Many years ago people were first confronted with programs that were too big to fit in the available memory. The solution to this problem is usually adopted was to split the program into pieces, and they are also called as overlays.
Overlay() would start running first. When it was done, it would call another overlay, the idea of the overlay is to keep only those instructions and data in memory that are needed at the given time.
When other instructions are needed, they are loaded into the space occupied previously by instructions that are no longer needed. Some overlay system was highly complex, allowing multiple overlays in memory at once.
The overlays were kept on the disk and swapped in and out memory by the operating system, dynamically as needed.
As an example, consider a two-pass assembler. during pass1, it constructs a symbol table, then during pass2, it generates machine language code. we may be able3 to partition such an assembler into pass1 code, pass2 code, the symbol table, and common support routines used by both pass1 and pass2.
Assume that the size of these components are as follows-
Symbol table \20KB
Common routines 30KB
We need 200KB of memory to load everything at once. If there is only 150KB available, we can not run over the process. However, notice that pass 1 and pass2 do not need to be in memory at the same time.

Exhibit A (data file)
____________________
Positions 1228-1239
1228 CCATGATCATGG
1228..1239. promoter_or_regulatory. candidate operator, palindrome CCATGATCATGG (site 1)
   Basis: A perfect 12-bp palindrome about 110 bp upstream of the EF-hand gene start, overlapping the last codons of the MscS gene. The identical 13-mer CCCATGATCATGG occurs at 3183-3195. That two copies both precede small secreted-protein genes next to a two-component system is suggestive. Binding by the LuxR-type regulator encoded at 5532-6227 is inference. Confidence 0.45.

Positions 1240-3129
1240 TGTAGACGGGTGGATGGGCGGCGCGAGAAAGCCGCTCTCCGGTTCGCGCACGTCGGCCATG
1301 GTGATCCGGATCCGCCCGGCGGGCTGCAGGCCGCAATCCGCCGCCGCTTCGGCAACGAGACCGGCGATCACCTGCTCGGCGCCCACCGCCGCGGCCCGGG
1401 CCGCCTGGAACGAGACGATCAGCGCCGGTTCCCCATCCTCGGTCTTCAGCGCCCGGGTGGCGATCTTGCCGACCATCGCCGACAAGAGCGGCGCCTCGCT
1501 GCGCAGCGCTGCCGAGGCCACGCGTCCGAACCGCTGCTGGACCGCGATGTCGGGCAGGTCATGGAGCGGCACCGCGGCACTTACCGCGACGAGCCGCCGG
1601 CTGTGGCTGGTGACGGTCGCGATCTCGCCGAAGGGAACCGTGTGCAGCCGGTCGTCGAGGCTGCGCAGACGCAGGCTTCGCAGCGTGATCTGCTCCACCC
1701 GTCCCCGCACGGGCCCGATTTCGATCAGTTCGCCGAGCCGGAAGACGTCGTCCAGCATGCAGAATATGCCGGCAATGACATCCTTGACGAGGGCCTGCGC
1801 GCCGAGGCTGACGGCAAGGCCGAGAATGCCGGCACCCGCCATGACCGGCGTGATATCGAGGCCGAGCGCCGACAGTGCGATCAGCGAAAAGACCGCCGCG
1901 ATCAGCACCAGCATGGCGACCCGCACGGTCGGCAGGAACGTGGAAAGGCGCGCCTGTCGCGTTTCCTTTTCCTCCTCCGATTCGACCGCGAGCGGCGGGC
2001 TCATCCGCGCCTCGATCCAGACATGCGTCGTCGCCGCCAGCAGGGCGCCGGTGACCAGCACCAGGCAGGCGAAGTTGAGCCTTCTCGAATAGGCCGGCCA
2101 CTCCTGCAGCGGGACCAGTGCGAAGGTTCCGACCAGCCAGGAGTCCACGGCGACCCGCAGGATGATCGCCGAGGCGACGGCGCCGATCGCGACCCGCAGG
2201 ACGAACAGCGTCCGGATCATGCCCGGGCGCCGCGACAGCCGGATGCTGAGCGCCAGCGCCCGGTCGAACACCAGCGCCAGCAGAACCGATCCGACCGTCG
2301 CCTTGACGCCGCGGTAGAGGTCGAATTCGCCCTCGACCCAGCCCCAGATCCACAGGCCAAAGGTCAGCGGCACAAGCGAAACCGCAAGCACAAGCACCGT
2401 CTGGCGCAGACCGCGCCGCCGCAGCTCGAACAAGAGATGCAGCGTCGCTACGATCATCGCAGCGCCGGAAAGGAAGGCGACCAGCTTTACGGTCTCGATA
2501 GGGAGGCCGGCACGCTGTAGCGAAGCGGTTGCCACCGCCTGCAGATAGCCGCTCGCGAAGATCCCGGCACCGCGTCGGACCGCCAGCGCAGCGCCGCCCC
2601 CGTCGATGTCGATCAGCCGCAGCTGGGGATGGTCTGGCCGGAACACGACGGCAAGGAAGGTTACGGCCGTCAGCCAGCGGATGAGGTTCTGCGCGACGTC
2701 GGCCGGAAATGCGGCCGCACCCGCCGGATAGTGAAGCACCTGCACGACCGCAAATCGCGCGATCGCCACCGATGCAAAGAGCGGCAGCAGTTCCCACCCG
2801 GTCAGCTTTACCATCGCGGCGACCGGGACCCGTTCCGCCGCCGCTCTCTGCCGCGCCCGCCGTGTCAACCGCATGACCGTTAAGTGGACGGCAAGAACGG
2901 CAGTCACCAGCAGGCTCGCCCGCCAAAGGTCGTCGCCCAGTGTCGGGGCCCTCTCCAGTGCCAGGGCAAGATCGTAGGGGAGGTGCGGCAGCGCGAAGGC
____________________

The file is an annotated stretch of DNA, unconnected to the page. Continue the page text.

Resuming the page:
We thus define two overlays- overlay A is a symbol table, common routines, and pass1, and overlay B is the symbol table, common routines, and pass2.
Overlay A needs only 120 KB and overlay B needs 130 KB as shown in Fig1 below. we can now run over assembler in the 150KB of memory. It will load somewhat faster because fewer data need to be transferred before execution starts. But, it will run somewhat slower, due to the extra I/O to read the code for overlay B over the code for overlay A.
The code for overlay A and overlay B are kept on disk as absolute memory images and are read by the overlay driver as needed. special relocation and linking algorithms are needed to construct the overlays.
The programmer, on the other hand, must design and program the overlay structure properly. This task can be a major undertaking, requiring complete knowledge of the structure of the program, its code, and its data structures.
Since by definition the program is large – small programs do not need to be overlaid -obtaining a sufficient understanding of the program may be difficult. for these reasons, the use of overlay is currently limited to a microcomputer and other systems that have a limited amount of memory.
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